Friday, 26 December 2014

December 2014 RUMbles

What is the state of the abandoned aquaculture ponds in southern Pulau Ubin? What plants and animals are found there? How are these areas currently used by people?
R.U.M Initiative members and friends made some surveys in December to find out.

On 21 Dec (Sun), R.U.M Initiative members and friends went on our first RUMble. Thanks to van driver Mr Yeo who lived on Chek Jawa and knows Ubin very well, we got to all the easy access routes of the various ponds.
Dan Friess hops into the mud to see what the situation is like in one of the ponds.
There is already some natural regeneration at some of the abandoned ponds.
We notice young saplings (probably Avicennia) settling on a high mud bank at Sungei Puaka
An example of mangrove tree replanting by NParks, on the high ground above the mudflats near Sungei Ubin. During the first trip, we stopped briefly at many ponds.
Another team headed out on 24 Dec (Wed), mainly to survey for birds. But also check out the situation on the ground. Thanks to Mr Yeo the van driver, we followed a well beaten path to the large southeast abandoned ponds nearest Chek Jawa.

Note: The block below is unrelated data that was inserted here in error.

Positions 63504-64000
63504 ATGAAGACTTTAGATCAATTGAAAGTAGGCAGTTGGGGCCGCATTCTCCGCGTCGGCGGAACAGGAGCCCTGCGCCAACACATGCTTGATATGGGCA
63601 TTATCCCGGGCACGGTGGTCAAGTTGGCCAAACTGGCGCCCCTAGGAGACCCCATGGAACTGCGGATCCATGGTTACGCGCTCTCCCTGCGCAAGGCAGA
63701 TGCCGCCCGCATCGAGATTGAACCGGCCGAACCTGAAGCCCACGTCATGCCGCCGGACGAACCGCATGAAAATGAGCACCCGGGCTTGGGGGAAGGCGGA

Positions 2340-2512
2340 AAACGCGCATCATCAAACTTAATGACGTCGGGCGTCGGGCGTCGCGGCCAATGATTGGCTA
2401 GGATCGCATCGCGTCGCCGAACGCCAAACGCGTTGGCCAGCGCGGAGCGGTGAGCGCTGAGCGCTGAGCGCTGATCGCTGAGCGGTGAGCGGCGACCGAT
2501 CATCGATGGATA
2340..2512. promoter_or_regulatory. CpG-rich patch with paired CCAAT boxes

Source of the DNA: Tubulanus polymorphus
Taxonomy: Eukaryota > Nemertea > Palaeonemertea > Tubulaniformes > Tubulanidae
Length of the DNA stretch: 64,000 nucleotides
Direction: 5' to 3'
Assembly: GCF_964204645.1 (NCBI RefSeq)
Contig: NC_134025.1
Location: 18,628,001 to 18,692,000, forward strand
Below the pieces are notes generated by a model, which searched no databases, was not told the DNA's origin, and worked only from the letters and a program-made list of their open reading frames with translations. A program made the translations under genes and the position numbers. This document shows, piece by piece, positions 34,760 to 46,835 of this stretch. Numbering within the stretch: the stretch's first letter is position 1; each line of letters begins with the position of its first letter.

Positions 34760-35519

A view of Chek Jawa and Pulau Sekudu from the shoreline at the abandoned ponds. This structure appears to be a boat ramp.
There are many concrete structures sprinkled on the shore. Many look like V-shaped structures used to make drains.
These sluice gate structures are falling down.
These sluice gate structures still upright but falling apart too.
A large concrete slab near the shoreline.
Many herons seen on the mudflats nearer Chek Jawa (Pulau Sekudu is on the horizon) including a Great billed heron
There seems to be a sand bar between the shoreline and the floating fish farm opposite the abandoned ponds.
Extensive mudflats inside the abandoned pond. But almost no regeneration of trees in the middle of the pond. Although there is regeneration on the sides.
The edges of the abandoned pond have been colonised by mangrove trees, some have grown tall.
Lots of little saplings settling near the high-water mark.
A closer look at the saplings.
The area seems frequented by fishermen. There is a great deal of litter.
And a heartbreaking amount of abandoned nets entangling the large mangrove trees growing at the seaward side.
On both days, we forgot to take a group photo until everyone had finished eating dinner! Some of the R.U.M Initiative members and friends on our first RUMble: Chia Lee Wee and Margaret, Dan Friess, Zeehan Jaafar, Kok Kwan Siong, Sumita Thiagarajan, Deirdre and Philip Lim.
Thanks also to Toh Chay Hoon, Sumita Thiagarajan, David Tan, Solomon Anthony, Juria Toramae, Heng Pei Yan and Andy Dinesh.
A lot of work ahead to restore the mangroves in the abandoned aquaculture ponds! But we are ready to make the effort!

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